Cultivating Happiness

Yesterday I decided that it was time to plant the wildflower seeds that I have had sitting in my seed basket for the last month and a half.  As I was working on loosening the top two inches of my heavy clay soil, I had ample time to think.  A memory I have of myself that comes up often when I’m working in the garden popped into my head.

Sowing Wildflowers and Happiness

I’m maybe eight years old, and I’m sitting on the brick wall of a raised bed in my childhood home backyard.  I am studying the pink, tube like flowers that expel one large black seed (I don’t know what they are called to this day).  Not only am I fascinated, but I am entranced by the wonder that such a small flower could produce such a big seed.  I felt total peace.

I think I have this memory when I’m working in the garden because almost every time I’m out there, at some point, no matter how hard the work, I come to this same peace.

It’s possible that this time, the memory was triggered because I have been reading The Happiness Project: Or Why I Spent a Year Trying to Sing in the Morning, Clean My Closets, Fight Right, Read Aristotle, and Generally Have More Fun by Gretchen Rubin.  While the book may not offer anything totally new or surprising about being happy, (she acknowledges that “everything important has been said before.  Even that statement.  It was Alfred North Whitehead who said, ‘Everything important has been said before,’”) reading about what someone personally gleans from working on becoming happier is immensely powerful.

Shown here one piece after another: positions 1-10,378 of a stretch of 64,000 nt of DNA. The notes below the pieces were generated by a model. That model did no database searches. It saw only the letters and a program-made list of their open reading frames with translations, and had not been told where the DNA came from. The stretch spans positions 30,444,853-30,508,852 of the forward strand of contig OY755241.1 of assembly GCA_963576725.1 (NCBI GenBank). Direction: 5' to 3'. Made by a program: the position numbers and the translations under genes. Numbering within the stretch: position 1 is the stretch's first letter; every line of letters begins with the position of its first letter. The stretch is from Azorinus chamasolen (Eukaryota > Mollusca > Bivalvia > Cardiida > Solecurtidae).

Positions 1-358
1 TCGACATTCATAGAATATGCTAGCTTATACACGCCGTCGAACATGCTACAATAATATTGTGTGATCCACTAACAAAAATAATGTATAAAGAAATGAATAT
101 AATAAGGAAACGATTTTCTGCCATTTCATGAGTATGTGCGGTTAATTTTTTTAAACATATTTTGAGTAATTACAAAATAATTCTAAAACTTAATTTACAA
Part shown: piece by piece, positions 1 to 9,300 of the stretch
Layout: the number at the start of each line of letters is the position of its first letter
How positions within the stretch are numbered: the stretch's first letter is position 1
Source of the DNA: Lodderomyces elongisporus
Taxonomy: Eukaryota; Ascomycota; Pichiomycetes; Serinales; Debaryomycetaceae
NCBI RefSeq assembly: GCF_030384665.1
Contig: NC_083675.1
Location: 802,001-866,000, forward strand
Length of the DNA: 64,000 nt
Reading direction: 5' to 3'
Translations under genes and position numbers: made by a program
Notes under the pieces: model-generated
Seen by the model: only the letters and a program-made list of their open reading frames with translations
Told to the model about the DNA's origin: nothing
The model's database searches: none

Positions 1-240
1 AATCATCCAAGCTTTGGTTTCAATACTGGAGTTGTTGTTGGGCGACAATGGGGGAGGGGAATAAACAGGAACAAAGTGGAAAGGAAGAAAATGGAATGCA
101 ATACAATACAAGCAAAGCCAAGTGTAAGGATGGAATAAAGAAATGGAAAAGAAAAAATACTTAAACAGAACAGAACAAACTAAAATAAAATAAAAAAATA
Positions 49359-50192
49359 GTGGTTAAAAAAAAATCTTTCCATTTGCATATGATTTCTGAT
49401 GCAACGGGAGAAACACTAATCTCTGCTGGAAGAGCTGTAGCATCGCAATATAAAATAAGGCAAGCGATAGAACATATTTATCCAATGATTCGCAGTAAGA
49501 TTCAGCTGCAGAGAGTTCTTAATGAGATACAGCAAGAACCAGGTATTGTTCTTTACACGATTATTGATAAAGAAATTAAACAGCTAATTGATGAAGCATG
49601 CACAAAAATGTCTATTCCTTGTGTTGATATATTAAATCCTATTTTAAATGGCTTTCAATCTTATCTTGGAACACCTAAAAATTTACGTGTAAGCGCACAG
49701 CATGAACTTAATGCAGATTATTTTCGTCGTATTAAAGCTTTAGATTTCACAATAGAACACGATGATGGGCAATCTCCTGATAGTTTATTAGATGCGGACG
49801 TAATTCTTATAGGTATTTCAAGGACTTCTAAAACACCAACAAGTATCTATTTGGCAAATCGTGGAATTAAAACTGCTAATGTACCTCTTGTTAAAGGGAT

One of her realizations has really stuck with me.  She says, “Do what you do.  What you enjoyed doing as a ten-year-old, or choose to do on a free Saturday afternoon is a strong indication of your passion.”  I have been trying to conjure up memories of what I loved to do when I was ten since she mentioned that.

Obviously, I loved contemplating nature and the world around me.  I would sit for hours in the Chinese elm tree in the front yard, hidden from the traffic driving down our street by the long flowing branches, and I would watch the neighborhood in action.  I loved dancing, writing in my journal, riding my bike, and playing with my friends.  I loved when I was successful at playing a song well on my violin and really enjoyed singing in our school choir.  And how could I forget?  I read voraciously.

I garden to grow my happiness.  I know I’m doing what I love when I’m out with my hands in the dirt I garden to feel like I’m getting things done.  Where I go next with gardening, besides my yard, remains to be seen, but I am certain that I am creating a space for happiness when I do it.

2 thoughts on “Cultivating Happiness

  1. I enjoy your expression “Cultivating Happiness” it gives me good food for thought.

  2. As I mentioned on the phone, I spent a summer reading Gretchen Rubin’s articles about happiness on The Huffington Post. Your blog inspired me to look back at my journal and I was faced with the glaring reminder of what I need to be doing. My favorite part of my childhood was playing. That translated to my love of theatre. I am getting back out there. I am also writing a curriculum that relates theatre techniques to teaching content area courses. Thank you for the reminder of the need to seek out our own joy. xoxo

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